THE BOOKS OF BAYERN #2
Enna was a memorable, capable, and loyal best friend from the first book of this series, The Goose Girl. That’s why she’s a natural lead in book 2. Just as Ani (aka Isi the Goose Girl) found the power to speak to wind, now Enna finds the power to speak to fire.
May I first thank Shannon Hale for not making Enna a redhead just because she speaks to fire. It would have been a giveaway, anyway, when Enna is supposed to be undercover.
If Enna’s coiffure is not fiery, her personality is. Fire suits her temperament and the themes of this story just as wind fits Ani’s story in The Goose Girl. When I say “fiery,” I mean to say that Enna is feisty, but I don’t mean to stop there. Hale does a masterful job of exploring other aspects of fire.
When the story opens, Enna is restless, like a flickering fire. She’s bored with the constrictions of her Forest life. Nor does she feel there’s enough to fuel her interest at court, where her best friend-turned-queen Ani would gladly give her a place.
Her kingdom of Bayern, too, is restless. The embers of political unrest threaten to grow in full war with neighboring Tira. It is a war that could consume not only the towns on the border, but the young people who fight for Bayern as well. Including Enna’s brother, her friends Finn and Razo, and Enna herself.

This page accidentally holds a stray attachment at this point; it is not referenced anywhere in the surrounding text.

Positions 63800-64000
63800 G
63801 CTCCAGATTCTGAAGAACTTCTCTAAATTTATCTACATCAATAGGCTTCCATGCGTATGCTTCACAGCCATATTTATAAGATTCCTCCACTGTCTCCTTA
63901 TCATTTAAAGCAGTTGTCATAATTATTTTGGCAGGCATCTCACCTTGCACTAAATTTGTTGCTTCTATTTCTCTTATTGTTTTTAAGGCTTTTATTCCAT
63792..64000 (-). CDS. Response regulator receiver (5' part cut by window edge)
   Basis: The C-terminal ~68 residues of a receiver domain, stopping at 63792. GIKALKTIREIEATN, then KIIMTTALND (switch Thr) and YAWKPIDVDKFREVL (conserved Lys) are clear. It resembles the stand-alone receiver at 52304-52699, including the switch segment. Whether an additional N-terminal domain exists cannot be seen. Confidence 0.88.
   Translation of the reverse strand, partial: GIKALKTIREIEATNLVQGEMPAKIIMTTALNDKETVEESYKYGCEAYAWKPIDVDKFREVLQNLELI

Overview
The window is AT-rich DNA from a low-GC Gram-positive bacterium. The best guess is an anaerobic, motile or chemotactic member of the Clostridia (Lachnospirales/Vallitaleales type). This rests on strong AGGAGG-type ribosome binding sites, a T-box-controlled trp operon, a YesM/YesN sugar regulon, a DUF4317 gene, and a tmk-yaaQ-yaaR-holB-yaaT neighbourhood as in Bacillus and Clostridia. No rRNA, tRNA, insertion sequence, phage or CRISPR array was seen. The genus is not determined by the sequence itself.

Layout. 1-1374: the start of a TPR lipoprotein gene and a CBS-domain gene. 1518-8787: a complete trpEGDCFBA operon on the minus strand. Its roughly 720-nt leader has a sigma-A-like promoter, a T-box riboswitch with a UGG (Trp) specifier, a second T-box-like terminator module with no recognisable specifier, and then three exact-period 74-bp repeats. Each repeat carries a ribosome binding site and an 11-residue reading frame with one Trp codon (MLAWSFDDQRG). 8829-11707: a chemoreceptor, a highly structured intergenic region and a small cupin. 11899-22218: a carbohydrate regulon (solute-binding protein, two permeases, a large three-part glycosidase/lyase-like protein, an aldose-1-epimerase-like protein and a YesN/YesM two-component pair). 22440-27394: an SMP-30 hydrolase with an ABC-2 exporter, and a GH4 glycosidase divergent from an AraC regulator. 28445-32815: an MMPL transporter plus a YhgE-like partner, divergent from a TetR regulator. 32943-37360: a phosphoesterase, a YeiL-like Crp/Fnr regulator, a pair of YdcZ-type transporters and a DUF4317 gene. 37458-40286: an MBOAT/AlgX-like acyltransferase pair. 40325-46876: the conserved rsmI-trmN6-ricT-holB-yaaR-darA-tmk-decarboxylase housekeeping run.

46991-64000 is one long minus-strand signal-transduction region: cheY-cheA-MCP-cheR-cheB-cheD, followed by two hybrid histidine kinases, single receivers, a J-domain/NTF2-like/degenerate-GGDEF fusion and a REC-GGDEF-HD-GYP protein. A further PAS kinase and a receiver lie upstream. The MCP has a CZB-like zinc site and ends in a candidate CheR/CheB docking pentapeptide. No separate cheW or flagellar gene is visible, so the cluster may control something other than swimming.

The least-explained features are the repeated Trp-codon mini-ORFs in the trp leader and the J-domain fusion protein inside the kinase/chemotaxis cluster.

And now Enna’s brother has found a buried scroll that reveals the secrets of fire-speaking. Can they help Bayern win the war?
I was especially fascinated by Hale’s description of how fire-speaking works. It’s not about setting something on fire to destroy it so much as sending the warmth of life into something that doesn’t have it. So you don’t burn a twig to obliterate it, you burn it because something in the twig wants to be alive again.
Enna Burning is a book about power and addiction. Fire can save a life or destroy it, depending on how it is used and how much you have. Enna begins attacking the enemies’ camps with the intention of saving the lives of those she loves. Yet the more she uses her fire-speaking powers, the more the desire to burn again grows. She becomes a fire addict, until the need to use her power compels her to betray the very ones she wanted to protect.
Ani, too, must find balance or lose her life, as her wind-speaking powers grow out-of-control.
There are three young men to watch in this book. There’s Sileph, a warrior from Tira. True, he’s her captor, but is he also the only person who understands her need to burn, and will love her for it? There’s her childhood friend Razo, short, spunky, and funny. And there’s Finn, a Forest-born friend with a serious and kind nature, but still too much a boy too take seriously. Right?
Is power all-consuming? Is war? Is love? Is addiction? Is passion? Is there a balance?
Hale asks complex questions in this book through a capable, courageous, and flawed heroine.
I give this book 4.25 out of 5 sparks.